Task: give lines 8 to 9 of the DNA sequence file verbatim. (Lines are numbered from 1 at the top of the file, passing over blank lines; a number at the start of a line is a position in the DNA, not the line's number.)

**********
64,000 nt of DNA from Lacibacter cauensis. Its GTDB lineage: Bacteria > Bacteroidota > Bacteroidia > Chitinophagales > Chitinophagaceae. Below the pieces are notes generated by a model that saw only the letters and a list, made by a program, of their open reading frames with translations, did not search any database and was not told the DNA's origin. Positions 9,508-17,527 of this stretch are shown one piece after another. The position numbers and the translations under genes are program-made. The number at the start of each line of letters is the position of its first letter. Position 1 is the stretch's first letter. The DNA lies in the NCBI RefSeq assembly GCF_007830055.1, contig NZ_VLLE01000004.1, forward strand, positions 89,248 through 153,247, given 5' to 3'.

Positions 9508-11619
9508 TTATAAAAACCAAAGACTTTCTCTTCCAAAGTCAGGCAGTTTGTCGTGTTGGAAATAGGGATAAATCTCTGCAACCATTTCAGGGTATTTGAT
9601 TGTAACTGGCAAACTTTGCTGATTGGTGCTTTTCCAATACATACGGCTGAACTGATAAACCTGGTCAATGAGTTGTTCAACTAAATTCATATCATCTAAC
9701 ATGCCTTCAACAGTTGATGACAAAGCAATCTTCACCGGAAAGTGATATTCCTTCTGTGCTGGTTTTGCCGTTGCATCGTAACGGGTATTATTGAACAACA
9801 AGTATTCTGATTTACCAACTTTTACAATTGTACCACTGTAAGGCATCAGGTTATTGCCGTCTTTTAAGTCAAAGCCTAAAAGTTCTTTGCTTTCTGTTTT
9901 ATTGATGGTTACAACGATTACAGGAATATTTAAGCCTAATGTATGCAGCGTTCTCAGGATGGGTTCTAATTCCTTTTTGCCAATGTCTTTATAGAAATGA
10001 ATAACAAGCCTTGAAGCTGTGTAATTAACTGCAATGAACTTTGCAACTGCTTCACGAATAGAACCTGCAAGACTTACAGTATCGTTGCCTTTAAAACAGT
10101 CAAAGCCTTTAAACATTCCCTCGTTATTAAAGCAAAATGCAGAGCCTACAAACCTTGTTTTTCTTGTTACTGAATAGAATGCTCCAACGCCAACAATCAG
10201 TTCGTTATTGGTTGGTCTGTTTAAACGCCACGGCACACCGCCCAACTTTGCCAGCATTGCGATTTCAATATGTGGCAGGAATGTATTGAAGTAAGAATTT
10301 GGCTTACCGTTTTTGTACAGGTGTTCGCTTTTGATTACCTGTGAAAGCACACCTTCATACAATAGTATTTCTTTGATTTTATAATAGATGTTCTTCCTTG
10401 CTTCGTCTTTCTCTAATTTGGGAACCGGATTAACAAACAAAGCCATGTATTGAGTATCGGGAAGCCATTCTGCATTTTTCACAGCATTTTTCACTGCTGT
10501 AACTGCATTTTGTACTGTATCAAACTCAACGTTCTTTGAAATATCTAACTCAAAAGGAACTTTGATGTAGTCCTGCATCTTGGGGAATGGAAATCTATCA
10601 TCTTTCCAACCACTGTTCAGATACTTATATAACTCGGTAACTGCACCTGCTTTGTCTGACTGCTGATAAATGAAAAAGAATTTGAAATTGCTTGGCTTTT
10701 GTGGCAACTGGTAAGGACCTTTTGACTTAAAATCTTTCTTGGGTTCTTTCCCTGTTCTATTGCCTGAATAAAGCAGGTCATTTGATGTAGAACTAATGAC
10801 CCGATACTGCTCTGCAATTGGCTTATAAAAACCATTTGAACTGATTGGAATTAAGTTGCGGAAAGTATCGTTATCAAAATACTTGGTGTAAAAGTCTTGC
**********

10001 ATAACAAGCCTTGAAGCTGTGTAATTAACTGCAATGAACTTTGCAACTGCTTCACGAATAGAACCTGCAAGACTTACAGTATCGTTGCCTTTAAAACAGT
10101 CAAAGCCTTTAAACATTCCCTCGTTATTAAAGCAAAATGCAGAGCCTACAAACCTTGTTTTTCTTGTTACTGAATAGAATGCTCCAACGCCAACAATCAG